We have each other’s backs, and it’s a really wonderful working relationship. There are certain creative risks that I can take knowing that Anthony is by my side, and that has allowed choices that I never would have imagined. We have this kind of ease with each other that I swear we can be doing a scene and I will miss a line, but we just keep going or he’ll forget a line and I’ll say his line. We just dance, and it’s like we are the best dance partners ever. If we were on Dancing with the Stars, we would win. He’s a treat and I really enjoy working with him, which is what comes across on screen and I’m so happy about that.
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How did the Johnsons cope with the pandemic?
Rainbow is an anaesthesiologist, so she ends up being on the frontline and has to navigate how not only to keep her patients safe and the arduous duty of being in that profession, but also how to keep her family safe and keep the boundary between those two things. Dre, as usual, is a bit ridiculous. He’s over-stocking and over-buying. But I think it’s pretty much like most of us across the globe who are trying to make sense of something we certainly have never experienced before that feels daunting and terrifying.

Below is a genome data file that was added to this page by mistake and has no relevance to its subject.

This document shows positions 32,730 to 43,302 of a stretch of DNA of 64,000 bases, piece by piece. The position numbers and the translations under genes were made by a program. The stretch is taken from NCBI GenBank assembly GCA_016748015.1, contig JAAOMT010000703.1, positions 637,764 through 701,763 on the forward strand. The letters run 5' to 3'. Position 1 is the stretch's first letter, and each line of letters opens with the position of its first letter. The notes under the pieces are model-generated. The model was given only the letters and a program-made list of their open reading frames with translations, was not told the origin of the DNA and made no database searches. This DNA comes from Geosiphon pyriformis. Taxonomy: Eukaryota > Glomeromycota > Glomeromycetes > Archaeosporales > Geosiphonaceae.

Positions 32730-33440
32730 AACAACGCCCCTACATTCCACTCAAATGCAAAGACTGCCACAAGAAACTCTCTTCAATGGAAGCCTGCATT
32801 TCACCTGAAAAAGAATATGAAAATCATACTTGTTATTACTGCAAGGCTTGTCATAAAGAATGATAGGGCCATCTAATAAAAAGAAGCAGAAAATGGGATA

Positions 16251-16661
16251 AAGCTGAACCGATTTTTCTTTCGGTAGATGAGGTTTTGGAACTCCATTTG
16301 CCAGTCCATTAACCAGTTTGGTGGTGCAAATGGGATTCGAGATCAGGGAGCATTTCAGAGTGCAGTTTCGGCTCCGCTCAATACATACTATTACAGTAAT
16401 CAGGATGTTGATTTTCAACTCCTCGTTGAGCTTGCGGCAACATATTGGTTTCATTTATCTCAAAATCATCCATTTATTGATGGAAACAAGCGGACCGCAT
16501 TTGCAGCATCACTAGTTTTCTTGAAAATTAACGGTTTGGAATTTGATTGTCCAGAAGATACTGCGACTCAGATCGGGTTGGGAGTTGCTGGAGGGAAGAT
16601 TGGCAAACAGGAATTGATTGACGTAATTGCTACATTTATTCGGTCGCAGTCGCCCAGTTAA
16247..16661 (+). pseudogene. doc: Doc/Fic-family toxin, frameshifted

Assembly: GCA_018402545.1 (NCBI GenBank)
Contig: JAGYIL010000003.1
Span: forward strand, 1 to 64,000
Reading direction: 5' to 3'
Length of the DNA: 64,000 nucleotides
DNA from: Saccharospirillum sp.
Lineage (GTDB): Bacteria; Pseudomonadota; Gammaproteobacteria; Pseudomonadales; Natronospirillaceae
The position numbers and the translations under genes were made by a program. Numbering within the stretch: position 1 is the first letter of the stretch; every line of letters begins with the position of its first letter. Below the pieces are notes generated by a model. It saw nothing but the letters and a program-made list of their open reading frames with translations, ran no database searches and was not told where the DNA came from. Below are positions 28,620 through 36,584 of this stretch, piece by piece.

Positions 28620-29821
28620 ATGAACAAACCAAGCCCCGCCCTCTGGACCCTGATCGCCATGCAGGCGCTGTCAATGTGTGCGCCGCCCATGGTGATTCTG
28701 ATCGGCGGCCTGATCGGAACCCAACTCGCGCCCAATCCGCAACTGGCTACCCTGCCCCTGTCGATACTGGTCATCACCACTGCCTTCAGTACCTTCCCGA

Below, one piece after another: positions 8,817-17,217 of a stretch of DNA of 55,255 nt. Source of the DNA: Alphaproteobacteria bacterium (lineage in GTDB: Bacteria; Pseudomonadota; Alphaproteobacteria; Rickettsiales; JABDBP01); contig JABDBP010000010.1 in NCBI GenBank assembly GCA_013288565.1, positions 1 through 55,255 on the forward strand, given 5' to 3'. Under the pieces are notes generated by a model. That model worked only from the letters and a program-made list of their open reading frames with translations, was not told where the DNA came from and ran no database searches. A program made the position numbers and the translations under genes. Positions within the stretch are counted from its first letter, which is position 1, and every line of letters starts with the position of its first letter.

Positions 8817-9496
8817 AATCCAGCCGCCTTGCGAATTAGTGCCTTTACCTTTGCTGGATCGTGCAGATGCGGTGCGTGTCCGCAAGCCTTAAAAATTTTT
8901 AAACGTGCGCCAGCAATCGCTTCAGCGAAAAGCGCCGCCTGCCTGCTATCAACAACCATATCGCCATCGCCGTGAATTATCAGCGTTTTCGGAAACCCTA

Which themes explored in Black-ish are you most proud of?
There’s a couple for Rainbow. I loved the postpartum episode in season three, which I thought was incredibly important in terms of mental health awareness and illuminating a subject that is often not discussed. And adding to a dialogue that removes shame from what is such a prevalent and regular experience for women. A lot of women don’t know how to name it as such, let alone how to navigate that journey. So I thought that was an incredibly important episode, and beautifully written.
I also thought that our Juneteenth episode was incredibly important, and also really fun. And bringing in the musical aspect was really special, but also the subject that we were illuminating. Opening that up to the world was really important.
Did you ever expect the level of success the show would have, and what factors do you think contribute to it?
I hoped it would have this kind of success, but I don’t know that I expected it. I don’t think one can ever expect it—I’m also a bit superstitious in that way. I think there’s a lot of factors that make this show accessible and entertaining to everybody. We tell really universal stories, but through the lens of a black family, which in and of itself is incredibly important. I also think the writing is exceptional because we use humour to share very heavy and hefty topics. So we open people’s hearts and then slide in some information and see if people can learn something new or open their point of view about something.
The chemistry between the cast members is really special and comes across on the screen. It’s what it feels like at work, and it actually translates on-screen. All of those things are kind of a part of it. It’s been really exciting to have this long of a run.
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Black-ish will be available on Disney+ when it launches in Singapore on 23 February 2021.